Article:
Which is almost where I’m at this week – as work, homework, teaching, domestic life and my choice to continually look out for others piles up and up on top of me. Except that now I have this growing awareness of what’s going on. And a growing ability to reach out to others for support – to take as well as give…and to rest as well as do.
And I can’t tell you how much of a reach this is for me, as not only am I an INFJ but a particularly perceptive one at that. So I have what can seem like a sixth sense for things – often knowing there’s something going on before others realise it themselves and therefore being able to step in, console and support without ever needing to be asked. I forget though that not everyone has this overdeveloped sense for situations (and believe me, it’s often not that great a thing!) and that I can’t expect people to return the favour and know when I need help without me reaching out to ask for it first. It can be really confusing in truth, and gets me all hurt and upset about being misunderstood – which of course only makes the whole ‘broken’ situation even worse!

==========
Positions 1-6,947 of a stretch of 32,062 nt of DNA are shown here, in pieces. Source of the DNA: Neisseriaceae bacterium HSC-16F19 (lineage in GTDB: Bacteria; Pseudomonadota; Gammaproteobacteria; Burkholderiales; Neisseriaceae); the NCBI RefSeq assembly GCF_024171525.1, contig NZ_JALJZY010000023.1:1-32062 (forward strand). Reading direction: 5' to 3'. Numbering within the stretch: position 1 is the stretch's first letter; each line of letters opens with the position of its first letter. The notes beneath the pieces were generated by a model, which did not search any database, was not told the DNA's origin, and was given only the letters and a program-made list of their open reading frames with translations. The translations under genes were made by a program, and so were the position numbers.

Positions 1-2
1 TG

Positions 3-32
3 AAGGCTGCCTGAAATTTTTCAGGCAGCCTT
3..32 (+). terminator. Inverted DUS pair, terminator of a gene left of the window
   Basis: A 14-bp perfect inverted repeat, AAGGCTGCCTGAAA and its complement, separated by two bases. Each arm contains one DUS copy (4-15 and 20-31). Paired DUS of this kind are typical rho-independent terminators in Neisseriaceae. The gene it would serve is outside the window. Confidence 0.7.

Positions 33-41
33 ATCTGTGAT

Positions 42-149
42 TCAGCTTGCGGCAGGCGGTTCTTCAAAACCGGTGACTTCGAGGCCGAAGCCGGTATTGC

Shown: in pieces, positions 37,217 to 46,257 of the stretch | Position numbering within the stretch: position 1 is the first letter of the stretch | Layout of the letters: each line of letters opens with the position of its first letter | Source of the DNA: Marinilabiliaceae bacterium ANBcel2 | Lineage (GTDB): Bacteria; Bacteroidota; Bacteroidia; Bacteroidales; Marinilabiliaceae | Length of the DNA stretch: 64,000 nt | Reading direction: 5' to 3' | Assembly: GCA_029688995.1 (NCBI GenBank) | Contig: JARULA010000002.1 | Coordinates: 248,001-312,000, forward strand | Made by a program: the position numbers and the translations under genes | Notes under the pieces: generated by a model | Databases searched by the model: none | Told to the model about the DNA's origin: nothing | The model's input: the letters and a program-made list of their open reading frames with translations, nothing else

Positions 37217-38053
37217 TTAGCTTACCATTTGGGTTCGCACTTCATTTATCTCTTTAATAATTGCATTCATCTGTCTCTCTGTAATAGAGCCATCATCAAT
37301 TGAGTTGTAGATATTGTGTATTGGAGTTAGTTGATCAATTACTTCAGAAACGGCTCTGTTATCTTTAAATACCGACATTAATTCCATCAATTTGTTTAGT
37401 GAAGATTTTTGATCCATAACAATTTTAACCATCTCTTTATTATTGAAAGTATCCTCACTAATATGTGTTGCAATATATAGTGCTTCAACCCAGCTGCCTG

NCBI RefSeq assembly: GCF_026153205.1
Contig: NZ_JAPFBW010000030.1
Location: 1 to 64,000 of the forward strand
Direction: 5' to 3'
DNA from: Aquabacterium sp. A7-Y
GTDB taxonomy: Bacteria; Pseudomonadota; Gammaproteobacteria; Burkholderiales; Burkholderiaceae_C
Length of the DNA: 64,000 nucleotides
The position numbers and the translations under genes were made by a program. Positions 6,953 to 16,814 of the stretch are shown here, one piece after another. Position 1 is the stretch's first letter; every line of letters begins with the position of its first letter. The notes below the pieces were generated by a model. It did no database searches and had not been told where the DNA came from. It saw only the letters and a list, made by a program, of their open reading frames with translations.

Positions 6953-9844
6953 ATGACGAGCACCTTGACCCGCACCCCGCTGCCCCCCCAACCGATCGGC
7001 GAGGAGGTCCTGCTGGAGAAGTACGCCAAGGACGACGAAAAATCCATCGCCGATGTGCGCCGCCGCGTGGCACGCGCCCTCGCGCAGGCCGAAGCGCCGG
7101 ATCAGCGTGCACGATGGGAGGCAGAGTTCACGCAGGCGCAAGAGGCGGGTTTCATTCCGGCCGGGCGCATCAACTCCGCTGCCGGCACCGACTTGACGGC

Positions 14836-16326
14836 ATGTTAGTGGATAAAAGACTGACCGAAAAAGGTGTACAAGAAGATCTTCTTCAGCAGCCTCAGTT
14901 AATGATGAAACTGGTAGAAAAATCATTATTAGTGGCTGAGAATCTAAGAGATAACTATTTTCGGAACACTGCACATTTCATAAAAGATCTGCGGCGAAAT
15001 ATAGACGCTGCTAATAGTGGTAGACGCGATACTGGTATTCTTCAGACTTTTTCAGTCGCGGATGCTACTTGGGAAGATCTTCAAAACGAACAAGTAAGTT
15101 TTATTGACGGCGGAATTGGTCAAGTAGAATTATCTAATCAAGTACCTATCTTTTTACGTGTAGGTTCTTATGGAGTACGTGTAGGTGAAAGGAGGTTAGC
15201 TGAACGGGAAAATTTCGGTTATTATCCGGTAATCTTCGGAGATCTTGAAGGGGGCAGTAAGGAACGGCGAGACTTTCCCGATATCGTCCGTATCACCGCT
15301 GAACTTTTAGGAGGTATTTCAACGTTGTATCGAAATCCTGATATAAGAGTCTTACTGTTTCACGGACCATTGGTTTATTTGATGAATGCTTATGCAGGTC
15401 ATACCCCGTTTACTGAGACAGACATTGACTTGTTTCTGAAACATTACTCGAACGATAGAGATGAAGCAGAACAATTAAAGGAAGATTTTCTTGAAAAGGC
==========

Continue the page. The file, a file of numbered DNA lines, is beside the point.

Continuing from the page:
So this week, as with most of this month, I’ve overdone it. I thought I hadn’t but I have. And lying in bed this morning, feeling totally incapable of getting up quite clearly told me that!
I might look ok (the adrenaline of subbing for my teacher this morning might account for that – post to come!) but the truth is there is very little vigor here right now. Again. Which means firstly that brahmacarya hits my list of ‘must work ons’, and that secondly this bank holiday weekend, as much as possible, must become a time for rest, recuperation and self-love. So that as next week rolls around I have enough energy to start giving (within reason) again.
Svadhyaya – “By study of spiritual books comes communion with one’s chosen deity.”